23 June 2003 | heebie_jeebies
A highly enjoyable film with a clever script
The film begins in post war Germany, where John Mills demonstrates his talent for comedy characters in his role as Clifford Southey, a pompous, insecure caricature of a British Colonel, whose regiment is agitated by the arrival of a former business acquaintance, Captain Brett Aimsley. Aimsley, a charming rogue who's been selling stolen goods on the black market, throws Southey's over-regimented regiment into chaos by holding noisy gatherings involving gambling and lewd jokes - it's quite astonishing to hear the quintessential gentleman Mason's gag about the Frenchman who found happiness! The newcomer's gatherings have destroyed Southey's friendly games of bridge, by stealing away all but the most dedicated bridge players, and understandably, he's not standing for it. He calls Aimsley to his office with the intention of setting him straight, but Aimsley's charm wins him over and the pusillanimous Colonel lets his former friend off the hook, only to rat on him for his black market deals while he's on leave in London. Some years later, Aimsley has moved to Tahiti to escape his court martial. Coincidentally, Southey, who is now the director of a chain of hotels, comes to town to try to stitch up a deal for a new hotel.
Even though there are few laugh-out-loud jokes in this film, its strength lies in the fact that it is consistently entertaining, partly because of the topsy-turvy relationship between Southey and Aimsley, and also because of the constant deflating of Southey's ego. For example, just as Southey was making progress impressing two female tourists with his encyclopedic knowledge of wine, Aimsley arrives and takes away the bottle Southey has just analysed and praised, then says "We can do better than that in Tahiti. I'll get you something drinkable."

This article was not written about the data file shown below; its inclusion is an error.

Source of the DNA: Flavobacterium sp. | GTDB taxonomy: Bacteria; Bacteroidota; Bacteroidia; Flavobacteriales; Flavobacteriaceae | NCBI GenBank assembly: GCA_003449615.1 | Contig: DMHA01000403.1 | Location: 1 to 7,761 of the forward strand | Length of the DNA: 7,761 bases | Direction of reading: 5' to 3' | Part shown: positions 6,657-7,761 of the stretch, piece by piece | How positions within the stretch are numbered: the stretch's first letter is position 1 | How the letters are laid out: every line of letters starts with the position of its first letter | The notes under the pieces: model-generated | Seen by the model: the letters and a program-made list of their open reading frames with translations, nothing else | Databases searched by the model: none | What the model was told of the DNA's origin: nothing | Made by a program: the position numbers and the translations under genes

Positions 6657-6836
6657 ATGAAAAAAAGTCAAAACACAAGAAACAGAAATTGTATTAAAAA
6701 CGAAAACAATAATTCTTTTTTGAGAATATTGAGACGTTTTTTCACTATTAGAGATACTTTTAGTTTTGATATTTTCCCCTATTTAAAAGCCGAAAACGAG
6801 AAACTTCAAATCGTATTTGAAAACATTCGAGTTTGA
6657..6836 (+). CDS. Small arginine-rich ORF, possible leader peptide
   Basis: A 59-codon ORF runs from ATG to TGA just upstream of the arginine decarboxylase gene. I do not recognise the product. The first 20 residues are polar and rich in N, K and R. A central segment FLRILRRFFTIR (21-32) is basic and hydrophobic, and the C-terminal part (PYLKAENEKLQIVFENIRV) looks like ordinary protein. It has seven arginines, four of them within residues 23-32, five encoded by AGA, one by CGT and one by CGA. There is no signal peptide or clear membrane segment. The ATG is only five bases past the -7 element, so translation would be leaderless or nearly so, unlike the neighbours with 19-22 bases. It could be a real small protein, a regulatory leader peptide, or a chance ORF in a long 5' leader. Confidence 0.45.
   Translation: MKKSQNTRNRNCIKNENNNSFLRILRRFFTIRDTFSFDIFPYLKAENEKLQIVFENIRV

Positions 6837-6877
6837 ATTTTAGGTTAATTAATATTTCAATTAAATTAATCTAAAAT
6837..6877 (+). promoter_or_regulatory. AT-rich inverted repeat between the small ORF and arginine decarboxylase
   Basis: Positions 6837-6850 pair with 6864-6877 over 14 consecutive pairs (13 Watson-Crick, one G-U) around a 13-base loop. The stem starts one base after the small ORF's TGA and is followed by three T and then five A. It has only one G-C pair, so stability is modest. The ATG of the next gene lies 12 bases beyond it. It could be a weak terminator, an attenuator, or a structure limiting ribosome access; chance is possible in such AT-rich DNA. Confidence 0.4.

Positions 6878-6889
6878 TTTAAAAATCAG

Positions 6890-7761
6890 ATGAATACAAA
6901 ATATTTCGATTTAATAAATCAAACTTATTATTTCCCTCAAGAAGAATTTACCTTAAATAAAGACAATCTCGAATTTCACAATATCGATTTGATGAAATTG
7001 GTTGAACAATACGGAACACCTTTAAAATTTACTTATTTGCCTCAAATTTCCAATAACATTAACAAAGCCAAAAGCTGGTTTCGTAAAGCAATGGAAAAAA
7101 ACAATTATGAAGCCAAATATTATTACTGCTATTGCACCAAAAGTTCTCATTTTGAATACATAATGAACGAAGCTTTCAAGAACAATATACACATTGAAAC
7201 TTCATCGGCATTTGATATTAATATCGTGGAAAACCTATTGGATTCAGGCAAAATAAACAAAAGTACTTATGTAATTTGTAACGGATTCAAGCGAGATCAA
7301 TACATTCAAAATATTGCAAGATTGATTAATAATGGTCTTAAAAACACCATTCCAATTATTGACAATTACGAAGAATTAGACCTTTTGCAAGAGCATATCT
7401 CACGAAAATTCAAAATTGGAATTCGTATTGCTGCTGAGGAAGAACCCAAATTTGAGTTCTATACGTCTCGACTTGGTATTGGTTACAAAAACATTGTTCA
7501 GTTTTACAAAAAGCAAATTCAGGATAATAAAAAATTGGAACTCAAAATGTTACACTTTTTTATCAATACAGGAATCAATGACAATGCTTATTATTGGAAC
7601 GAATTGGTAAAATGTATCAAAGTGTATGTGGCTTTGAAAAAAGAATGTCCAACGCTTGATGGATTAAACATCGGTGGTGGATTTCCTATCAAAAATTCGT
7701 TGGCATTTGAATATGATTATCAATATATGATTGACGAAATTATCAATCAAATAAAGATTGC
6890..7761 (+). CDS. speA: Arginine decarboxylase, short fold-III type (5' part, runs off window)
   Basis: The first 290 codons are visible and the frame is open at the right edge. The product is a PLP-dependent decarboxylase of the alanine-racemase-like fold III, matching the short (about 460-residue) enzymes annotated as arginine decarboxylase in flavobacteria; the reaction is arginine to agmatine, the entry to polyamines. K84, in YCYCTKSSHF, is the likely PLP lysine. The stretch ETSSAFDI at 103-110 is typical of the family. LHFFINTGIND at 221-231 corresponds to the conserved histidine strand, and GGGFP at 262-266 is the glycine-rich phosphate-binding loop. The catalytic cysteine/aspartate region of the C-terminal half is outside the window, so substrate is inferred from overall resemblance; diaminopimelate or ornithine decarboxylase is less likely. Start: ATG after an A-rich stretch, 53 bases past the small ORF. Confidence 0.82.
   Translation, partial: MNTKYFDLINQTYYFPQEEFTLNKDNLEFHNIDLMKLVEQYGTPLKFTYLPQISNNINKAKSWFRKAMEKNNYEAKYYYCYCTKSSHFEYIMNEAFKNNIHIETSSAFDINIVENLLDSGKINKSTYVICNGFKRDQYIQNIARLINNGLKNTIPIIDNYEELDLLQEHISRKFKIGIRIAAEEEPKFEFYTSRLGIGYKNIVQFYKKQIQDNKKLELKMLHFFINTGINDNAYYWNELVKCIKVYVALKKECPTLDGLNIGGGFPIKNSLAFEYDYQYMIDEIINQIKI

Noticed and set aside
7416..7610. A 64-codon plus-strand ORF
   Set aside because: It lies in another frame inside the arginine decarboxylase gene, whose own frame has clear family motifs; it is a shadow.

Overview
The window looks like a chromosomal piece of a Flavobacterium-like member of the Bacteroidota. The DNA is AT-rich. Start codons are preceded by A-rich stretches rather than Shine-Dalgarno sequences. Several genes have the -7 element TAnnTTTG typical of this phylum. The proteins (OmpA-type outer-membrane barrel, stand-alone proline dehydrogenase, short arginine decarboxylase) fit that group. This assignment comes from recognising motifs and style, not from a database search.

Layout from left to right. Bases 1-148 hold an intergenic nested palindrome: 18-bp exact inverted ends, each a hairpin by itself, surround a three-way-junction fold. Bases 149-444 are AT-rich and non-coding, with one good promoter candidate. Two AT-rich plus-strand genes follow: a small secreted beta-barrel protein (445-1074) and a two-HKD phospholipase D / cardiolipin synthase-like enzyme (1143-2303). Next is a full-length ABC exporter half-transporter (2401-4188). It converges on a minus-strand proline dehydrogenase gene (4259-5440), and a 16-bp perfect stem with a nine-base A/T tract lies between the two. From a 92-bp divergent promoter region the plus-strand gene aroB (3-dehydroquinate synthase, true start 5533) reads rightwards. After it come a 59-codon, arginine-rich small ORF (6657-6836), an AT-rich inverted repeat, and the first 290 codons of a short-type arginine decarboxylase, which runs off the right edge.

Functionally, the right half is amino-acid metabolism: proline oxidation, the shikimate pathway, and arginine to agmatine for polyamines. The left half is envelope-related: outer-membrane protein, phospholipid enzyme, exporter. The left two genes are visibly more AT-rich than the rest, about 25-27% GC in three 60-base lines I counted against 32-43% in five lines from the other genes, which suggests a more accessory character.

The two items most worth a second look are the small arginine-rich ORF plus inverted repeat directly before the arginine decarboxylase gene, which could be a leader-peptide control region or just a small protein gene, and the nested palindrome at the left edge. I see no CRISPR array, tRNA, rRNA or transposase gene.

Mills' performance is quite hilarious - he creates one of those absurd characters that needs only to walk into a room for one to start laughing. The funniest scenes in the film involve Southey - who is alone apart from us - rehearsing how he is going to confront Aimsley. Despite his basically good moral character, he's one of those characters we love to hate because of his pomposity and his many unreasonable assumptions about Aimsley.
Mason was the perfect choice to play Aimsley, the charming, likable scoundrel. We remain on his side throughout the film because his charm wins us over, just as it won over Southey early in the film. There are adequate performances from Rosenda Monteros as Aimsley's love interest, the charming and flirty Belle and from Herbert Lom as Chong, the hilarious and politically incorrect caricature of a Chinese shopkeeper.
It is the characters that make this film, but the script is equally strong, save for the redundant sub-plot involving an American sailor who tries to steal Belle away from Aimsley. A dramatic twist towards the end of the film adds to what is a mostly engrossing story. We are left wondering until the end whether Southey will ever finally confront Aimsley, or whether the two will return to being friends, as well as whether or not Southey will get his hotel built. A highly enjoyable film with an excellent cast and a clever script.